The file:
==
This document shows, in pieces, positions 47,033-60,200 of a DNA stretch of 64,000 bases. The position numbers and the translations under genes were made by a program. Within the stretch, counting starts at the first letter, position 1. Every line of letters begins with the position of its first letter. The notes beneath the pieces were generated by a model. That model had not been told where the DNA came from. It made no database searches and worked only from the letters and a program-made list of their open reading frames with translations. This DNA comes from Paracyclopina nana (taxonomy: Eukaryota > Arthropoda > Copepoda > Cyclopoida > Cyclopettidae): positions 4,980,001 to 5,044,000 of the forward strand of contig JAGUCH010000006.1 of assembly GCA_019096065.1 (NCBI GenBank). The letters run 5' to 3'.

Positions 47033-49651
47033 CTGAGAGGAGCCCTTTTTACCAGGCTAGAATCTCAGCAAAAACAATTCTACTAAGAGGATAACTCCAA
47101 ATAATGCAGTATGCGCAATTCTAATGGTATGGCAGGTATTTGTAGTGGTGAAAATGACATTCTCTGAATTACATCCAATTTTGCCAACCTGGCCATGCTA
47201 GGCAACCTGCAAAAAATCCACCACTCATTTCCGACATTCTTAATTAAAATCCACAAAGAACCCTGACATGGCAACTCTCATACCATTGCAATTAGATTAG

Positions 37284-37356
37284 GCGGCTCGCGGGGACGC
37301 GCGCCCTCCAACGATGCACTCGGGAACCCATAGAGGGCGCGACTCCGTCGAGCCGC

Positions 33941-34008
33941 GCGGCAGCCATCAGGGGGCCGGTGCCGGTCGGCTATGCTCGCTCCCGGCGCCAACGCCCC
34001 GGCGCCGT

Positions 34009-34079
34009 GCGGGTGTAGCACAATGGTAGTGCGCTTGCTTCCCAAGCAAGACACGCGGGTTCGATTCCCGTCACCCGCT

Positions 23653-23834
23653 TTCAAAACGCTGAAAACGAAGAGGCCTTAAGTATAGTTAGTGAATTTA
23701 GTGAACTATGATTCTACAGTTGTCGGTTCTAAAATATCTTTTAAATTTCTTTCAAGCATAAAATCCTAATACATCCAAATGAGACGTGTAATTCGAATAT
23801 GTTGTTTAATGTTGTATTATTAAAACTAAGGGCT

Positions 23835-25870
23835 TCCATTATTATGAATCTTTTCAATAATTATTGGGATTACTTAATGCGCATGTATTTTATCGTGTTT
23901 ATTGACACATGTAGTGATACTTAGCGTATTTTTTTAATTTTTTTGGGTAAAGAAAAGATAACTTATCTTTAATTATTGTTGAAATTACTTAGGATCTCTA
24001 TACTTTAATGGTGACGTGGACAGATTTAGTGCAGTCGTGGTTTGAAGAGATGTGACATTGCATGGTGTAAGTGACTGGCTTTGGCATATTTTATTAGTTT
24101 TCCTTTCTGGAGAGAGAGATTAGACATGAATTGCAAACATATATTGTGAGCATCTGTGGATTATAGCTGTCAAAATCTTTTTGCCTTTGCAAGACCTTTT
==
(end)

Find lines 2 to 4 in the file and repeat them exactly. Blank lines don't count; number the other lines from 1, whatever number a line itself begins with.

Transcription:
Positions 47033-49651
47033 CTGAGAGGAGCCCTTTTTACCAGGCTAGAATCTCAGCAAAAACAATTCTACTAAGAGGATAACTCCAA
47101 ATAATGCAGTATGCGCAATTCTAATGGTATGGCAGGTATTTGTAGTGGTGAAAATGACATTCTCTGAATTACATCCAATTTTGCCAACCTGGCCATGCTA